A vision needs to be developed through a community visioning process—an inclusive and participatory process that brings together people from across the community and empowers marginalized groups to contribute. Ames (1997) describes community visioning as "a process through which a community imagines the future it most desires and then plans to achieve it.... Encouraging local communities to dream is the beginning of building a better world."
Community participation is integral to the success of the visioning process, as the US Environmental Protection Agency recognizes:
Community participation is key. Bringing people together, including business, industry, and education, along with children, planners, civic leaders, environmental groups and community associations, allows the vision to capture the values and interests of a broad constituency. Brainstorming ideas from the entire community results in a synergistic effect which can bring out a myriad of ideas that reflect the values and interests of the community as a whole.
The diversity of ideas that such a process will generate, along with the ownership people have over the vision, provides the basis for genuine sustainability.
Community visioning processes in Oregon in the Pacific Northwest of the United States have attracted worldwide attention. Steven Ames, a planning consultant who has worked with communities and institutions in visioning processes throughout Oregon, has compiled a community visioning guide and given many presentations reflecting on his experiences. Ames argues for the importance of asking good questions. During his early work as an activist he observed that people cannot be forced to change, but he hypothesized that by asking people salient questions positive change might emerge. From his experiences he concludes that "when communities plan for their future in a rigorous and serious way, they often end up doing the 'right' thing."
The community visioning model he espouses emerged from his experiences with the city of Corvallis—"the trailblazer for visioning in Oregon's communities"—and other communities across Oregon. During the 1970s, Oregon developed a comprehensive planning system to manage rapid growth, safeguard natural resources (including farms and forests), and preserve the area's quality of life. The planning system required local communities to formulate land use plans in accordance with statewide goals. It was the only system of its kind in the United States at the time and today is still regarded as a "progressive model for the rest of the nation." The Corvallis vision process, called "Charting a Course for Corvallis," emerged just as Oregon was hit by serious recession.
Charting a Course for Corvallis (1988–89) laid the foundation for visioning in Oregon and led to many planning innovations. The process involved considerable community involvement, with the city leaving "no stone unturned in finding ways for people to engage in the process," including "informational presentations and community meetings, splashy public events with national speakers and children's visioning activities, a task force and special focus groups." The Corvallis vision and goals linked directly into city council activities, with a focus on the downtown and riverfront. Within ten years, officials concluded that most of the vision had been realized sooner than expected. The city then began a process to update its vision, achieving another first in Oregon.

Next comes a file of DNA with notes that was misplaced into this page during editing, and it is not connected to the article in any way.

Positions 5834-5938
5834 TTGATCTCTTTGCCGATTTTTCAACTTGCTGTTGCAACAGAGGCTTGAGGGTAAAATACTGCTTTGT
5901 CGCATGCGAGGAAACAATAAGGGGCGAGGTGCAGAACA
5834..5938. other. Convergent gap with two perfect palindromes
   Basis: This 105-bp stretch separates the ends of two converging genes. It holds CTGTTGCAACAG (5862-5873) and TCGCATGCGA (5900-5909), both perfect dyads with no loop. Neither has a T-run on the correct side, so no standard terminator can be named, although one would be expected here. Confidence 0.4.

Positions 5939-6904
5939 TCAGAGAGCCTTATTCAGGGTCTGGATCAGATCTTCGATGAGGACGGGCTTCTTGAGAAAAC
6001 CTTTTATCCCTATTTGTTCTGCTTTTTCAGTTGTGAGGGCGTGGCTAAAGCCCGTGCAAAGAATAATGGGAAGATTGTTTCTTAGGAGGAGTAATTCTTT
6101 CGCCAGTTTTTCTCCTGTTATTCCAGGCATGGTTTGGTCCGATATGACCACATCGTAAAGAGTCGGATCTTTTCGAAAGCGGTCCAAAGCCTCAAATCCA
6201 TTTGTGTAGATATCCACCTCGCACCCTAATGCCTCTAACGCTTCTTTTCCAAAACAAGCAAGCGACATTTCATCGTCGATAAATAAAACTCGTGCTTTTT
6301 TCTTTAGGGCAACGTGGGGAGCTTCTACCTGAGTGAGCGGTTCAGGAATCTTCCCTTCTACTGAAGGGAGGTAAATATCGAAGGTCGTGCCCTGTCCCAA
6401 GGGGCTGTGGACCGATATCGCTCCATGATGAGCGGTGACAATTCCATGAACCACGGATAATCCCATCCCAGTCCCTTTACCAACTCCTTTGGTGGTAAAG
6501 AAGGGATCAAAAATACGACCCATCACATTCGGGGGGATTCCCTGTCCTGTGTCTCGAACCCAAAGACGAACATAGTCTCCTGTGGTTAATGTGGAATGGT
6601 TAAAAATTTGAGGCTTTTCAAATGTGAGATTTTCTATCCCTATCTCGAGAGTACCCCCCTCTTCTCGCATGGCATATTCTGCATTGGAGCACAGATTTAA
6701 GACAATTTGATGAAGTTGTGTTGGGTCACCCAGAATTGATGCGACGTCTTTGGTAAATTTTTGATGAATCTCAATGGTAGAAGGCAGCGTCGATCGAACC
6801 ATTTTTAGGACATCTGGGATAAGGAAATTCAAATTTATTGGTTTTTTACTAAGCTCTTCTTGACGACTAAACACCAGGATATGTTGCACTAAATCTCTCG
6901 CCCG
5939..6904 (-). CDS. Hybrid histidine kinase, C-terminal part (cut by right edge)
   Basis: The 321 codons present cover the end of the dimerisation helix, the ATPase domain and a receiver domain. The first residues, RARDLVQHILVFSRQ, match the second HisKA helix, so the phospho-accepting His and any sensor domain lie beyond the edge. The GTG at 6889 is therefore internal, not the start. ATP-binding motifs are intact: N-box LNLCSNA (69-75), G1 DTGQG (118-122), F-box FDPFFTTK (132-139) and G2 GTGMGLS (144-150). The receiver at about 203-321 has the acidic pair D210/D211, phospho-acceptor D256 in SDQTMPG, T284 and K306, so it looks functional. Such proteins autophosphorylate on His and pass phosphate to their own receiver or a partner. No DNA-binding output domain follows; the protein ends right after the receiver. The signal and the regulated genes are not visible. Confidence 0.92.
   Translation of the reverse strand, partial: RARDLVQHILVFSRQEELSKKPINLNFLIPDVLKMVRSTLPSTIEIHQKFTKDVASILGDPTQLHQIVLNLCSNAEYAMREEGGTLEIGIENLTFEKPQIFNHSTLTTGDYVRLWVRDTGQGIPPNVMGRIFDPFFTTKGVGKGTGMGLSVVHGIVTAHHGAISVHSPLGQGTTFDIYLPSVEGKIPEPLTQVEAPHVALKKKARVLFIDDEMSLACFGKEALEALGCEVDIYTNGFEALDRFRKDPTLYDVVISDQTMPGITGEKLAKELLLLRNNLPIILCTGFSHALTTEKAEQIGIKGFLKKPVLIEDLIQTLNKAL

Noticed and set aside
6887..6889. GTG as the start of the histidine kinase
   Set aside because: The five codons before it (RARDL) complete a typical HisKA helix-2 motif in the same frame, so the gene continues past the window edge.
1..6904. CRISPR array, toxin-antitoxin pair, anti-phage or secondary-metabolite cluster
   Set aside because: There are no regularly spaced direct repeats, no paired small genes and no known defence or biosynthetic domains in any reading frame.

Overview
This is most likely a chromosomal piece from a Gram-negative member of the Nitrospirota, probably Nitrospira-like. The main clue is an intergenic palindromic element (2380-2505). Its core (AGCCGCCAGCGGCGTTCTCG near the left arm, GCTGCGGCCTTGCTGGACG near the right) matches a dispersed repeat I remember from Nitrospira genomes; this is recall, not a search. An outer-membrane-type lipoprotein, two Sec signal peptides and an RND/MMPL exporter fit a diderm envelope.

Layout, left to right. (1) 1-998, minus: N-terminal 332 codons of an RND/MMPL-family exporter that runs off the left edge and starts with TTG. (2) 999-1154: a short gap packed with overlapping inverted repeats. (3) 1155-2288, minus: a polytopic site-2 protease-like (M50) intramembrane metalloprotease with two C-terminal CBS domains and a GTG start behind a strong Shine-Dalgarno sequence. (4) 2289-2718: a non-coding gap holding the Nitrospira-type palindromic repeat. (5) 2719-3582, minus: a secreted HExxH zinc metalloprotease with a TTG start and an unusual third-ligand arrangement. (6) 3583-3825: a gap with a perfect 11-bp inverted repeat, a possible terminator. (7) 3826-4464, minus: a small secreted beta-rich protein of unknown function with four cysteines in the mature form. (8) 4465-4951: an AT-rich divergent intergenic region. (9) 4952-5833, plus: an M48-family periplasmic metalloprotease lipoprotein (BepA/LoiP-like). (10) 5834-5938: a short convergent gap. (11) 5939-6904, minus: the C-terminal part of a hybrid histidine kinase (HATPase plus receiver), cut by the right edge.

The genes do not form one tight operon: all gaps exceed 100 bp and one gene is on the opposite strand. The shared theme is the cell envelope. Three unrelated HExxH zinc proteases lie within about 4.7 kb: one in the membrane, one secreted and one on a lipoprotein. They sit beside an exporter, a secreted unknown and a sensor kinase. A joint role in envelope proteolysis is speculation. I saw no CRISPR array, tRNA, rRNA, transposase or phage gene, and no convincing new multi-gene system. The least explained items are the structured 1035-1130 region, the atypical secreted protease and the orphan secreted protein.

Corvallis now has a new 2020 vision statement:
We envision that in 2020 Corvallis will be ...
a compact, medium-sized city (population range: 57,500 to 63,500) nestled in a beautiful natural setting;
the historic, civic, cultural, and commercial heart of Benton County;
an economically strong and well-integrated city, fostering local businesses, regional cooperation, and clean industry;
a university town, a regional medical center, a riverfront city;
an environmentally-aware community with distinctive open space and natural features, protected habitats, parks, and outdoor recreation;
rich in the arts and recreational opportunities, celebrating the talents and culture of the people who live here;
a community that values and supports quality education throughout the age continuum;
known for its comprehensive health and human services, and for its services for the elderly and disabled;
a hub in a regional transportation system that connects Linn and Benton counties and provides a link to the north-south high-speed rail system;
a highly livable city which employs local benchmarks to measure its progress in areas such as housing, economic vitality, educational quality, environmental quality, and overall quality of life;
blessed with an involved citizenry that actively participates in public policy and decision making;
committed in its support for children and families;
a community that honors diversity and is free of prejudice, bigotry, and hate;
home ... a good place for all kinds of people to live and to lead healthy, happy, productive lives.
The Oregon Model for community visioning, described by Ames, includes a four-stage process, each based on a key question:
1. Where are we now?
2. Where are we going?
3. Where do we want to be?
4. How do we get there?
The first two stages need to identify the ecological and social assets of the community as well as the constraints. The Melbourne Principles can provide a framework for such an audit. For example ecological footprint calculations could be a useful part of this process (see chapter 4), as could many of the points elaborated in the sections on economy, sense of place, biodiversity, and governance.